Sea Scallops, the Other White Meat

Scallopstake2Sea Scallops, like clams, mussels, and oysters are mollusks known for their fleshy white meat. The majority of them are harvested in the Atlantic Ocean in either the shallow coastlines of Canada and Maine or in depths up to 300 feet in places like Georges Bank. Absent the briny taste of shrimp or the metallic undertones of oysters and clams, these mildly sweet mollusks are a delicious alternative for those who don’t appreciate their stronger flavored cousins. Over the last 20 years Sea Scallops in the U.S. have made a big comeback creating a boom in the fishing industry at just over $500 million a year. As one of the most important fisheries in our economy, scientists and fisherman are working together to develop new methods of harvesting that will improve their sustainability for the future.

Here at the restaurant we serve them grilled, fried, or sautéed. The most common hurdle you may face when cooking scallops at home is to avoid overcooking them. The part of the scallop we eat in the U.S. is the muscle responsible for opening and closing its shell and propelling it through the water. A lean muscle like this cooks very fast. If you’re grilling them, you’ll want to turn each one over every minute for up to five minutes. The timing varies based on their size, but similar to an egg, Sea Scallops change from semi-translucent to opaque when done. This change is subtle compared to an egg so you will need to watch them closely.

Photo by Andrea Slater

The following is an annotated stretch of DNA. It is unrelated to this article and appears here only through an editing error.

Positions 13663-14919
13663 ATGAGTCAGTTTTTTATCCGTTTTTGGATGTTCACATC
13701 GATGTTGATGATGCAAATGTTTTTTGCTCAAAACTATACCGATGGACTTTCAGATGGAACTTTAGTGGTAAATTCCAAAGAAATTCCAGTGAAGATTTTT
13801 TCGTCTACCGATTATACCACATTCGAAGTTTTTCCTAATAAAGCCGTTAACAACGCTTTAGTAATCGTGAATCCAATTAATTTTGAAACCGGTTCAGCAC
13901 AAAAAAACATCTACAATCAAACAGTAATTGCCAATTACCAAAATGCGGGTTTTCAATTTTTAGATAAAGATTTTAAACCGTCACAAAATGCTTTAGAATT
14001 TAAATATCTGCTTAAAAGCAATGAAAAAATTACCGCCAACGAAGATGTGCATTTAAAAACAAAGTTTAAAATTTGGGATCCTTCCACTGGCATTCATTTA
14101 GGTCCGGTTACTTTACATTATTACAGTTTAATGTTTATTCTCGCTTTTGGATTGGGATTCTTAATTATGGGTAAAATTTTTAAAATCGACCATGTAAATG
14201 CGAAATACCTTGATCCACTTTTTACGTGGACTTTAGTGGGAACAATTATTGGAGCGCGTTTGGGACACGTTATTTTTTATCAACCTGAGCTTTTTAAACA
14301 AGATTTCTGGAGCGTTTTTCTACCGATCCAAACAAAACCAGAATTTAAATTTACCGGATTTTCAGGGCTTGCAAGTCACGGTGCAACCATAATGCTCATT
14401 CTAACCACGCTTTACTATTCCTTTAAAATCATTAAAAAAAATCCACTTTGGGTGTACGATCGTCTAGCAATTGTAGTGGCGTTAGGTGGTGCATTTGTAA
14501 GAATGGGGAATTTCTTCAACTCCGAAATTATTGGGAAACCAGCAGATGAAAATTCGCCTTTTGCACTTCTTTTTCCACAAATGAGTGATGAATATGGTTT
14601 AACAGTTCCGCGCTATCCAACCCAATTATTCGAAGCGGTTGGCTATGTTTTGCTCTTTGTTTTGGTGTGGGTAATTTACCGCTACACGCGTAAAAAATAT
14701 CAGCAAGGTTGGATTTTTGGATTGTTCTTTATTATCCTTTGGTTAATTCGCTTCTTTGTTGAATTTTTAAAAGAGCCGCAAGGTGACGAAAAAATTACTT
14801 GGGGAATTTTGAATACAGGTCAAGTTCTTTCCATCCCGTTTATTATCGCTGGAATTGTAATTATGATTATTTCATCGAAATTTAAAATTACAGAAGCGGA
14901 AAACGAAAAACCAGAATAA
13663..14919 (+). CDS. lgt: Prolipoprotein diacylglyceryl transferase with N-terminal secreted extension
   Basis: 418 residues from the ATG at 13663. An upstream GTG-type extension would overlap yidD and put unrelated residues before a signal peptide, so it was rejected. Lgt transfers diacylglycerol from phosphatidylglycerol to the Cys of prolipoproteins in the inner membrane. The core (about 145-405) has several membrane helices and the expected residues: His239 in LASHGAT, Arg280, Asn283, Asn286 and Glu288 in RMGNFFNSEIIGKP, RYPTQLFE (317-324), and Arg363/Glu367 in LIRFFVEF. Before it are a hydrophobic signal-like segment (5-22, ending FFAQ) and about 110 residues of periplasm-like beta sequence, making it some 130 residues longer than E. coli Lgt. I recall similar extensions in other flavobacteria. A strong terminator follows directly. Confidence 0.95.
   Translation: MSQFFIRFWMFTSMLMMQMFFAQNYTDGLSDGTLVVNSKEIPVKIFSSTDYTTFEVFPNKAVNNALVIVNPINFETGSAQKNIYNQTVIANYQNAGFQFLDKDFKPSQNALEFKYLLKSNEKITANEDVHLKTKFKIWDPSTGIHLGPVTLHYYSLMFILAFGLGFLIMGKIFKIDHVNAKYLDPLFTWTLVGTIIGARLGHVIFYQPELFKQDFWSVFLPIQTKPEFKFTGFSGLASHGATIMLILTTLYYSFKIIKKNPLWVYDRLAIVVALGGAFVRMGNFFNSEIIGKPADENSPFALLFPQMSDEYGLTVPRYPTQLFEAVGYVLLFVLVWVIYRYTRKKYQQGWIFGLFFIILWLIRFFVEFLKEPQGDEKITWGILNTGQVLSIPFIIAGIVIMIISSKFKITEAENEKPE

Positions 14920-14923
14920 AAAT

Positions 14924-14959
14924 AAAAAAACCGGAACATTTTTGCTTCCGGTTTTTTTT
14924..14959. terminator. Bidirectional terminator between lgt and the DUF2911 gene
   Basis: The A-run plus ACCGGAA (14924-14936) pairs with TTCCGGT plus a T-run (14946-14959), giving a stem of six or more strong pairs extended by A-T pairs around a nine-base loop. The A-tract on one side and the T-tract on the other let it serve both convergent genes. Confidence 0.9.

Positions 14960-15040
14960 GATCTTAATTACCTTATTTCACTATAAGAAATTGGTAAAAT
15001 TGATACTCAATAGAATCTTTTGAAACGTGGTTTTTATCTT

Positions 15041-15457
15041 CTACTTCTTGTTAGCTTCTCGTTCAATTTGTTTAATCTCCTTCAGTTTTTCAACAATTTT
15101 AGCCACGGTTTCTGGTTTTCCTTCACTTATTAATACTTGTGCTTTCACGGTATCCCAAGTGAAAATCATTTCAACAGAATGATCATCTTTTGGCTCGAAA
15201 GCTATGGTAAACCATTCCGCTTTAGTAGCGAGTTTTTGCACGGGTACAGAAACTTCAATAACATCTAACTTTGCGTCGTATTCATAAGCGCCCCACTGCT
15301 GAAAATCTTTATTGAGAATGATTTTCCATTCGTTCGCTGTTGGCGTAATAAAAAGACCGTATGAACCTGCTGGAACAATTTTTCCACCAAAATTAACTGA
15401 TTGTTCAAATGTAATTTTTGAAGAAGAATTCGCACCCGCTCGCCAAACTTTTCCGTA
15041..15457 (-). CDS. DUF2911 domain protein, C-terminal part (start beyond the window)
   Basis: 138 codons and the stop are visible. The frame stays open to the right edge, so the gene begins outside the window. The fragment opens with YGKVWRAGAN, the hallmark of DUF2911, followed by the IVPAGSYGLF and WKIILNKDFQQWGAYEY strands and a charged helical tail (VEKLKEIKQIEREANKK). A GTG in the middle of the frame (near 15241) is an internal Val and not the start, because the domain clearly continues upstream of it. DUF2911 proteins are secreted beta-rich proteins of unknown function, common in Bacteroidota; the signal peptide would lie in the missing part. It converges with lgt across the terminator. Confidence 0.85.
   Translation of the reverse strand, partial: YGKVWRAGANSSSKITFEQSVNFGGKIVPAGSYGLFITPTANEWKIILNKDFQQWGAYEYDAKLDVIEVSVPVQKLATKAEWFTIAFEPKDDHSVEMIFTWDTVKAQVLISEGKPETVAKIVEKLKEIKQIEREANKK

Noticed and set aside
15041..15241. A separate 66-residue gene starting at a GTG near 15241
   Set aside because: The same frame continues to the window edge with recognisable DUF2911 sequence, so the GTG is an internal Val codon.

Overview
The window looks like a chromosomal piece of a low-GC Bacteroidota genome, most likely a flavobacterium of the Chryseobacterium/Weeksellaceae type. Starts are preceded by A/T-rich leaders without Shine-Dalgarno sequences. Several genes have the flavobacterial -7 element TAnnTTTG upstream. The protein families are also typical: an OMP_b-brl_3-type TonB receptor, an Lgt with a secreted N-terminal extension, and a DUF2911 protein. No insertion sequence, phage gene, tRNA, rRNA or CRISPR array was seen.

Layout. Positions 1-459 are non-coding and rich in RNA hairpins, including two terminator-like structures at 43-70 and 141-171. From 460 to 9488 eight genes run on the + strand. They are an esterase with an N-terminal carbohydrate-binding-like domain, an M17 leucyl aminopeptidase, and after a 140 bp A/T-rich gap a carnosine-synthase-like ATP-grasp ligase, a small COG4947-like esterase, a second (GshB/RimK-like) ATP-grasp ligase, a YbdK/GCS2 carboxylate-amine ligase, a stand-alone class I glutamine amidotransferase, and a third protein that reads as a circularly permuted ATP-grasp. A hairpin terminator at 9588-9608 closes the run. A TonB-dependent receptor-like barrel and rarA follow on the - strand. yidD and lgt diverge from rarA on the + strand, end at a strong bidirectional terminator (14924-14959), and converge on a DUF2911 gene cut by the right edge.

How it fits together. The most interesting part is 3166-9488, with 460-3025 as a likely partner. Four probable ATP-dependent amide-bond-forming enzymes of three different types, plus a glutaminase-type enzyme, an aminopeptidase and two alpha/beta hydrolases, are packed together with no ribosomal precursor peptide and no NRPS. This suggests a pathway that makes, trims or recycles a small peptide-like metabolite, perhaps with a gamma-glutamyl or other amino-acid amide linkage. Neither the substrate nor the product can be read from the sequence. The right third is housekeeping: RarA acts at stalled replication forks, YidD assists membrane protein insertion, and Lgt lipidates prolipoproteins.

Photo by Andrea Slater

Frying them doesn’t give you the option to see that transformation. This is when you need to rely on your sense of timing. Once you have dredged the scallops in batter, cook a few at a time for about two to three minutes until they are golden brown. Remove them from the pan immediately. Don’t worry if they are slightly undercooked when you take them out. The batter will continue to cook them just enough to finish the process. Overcooking will make the meat chewy and dry for which there is no recovery.

Sautéed scallops are usually pan-seared first before adding the sauce. To pan sear your scallops make sure the pan is very hot, add the oil then place the scallops in the pan and let them sit for roughly 45 seconds to a minute, turning them over once. This results in a nice brown, caramelized, surface on both sides. If you prefer them cooked all the way through, continue cooking for a minute to one and a half minutes. When you’re finished cooking them to your desired temperature, remove them from the pan onto a separate plate. Using that same pan, add your ingredients; for example: butter, wine, and spices. Heat up the ingredients over medium heat until the butter is melted then pour the sauce over your plated scallops. If they have cooled down, you can place them in the pan with the sauce, but don’t leave them in for too long.

The next time you feel like dabbling with Sea Scallops, come in to our seafood market and talk to our knowledgeable staff!

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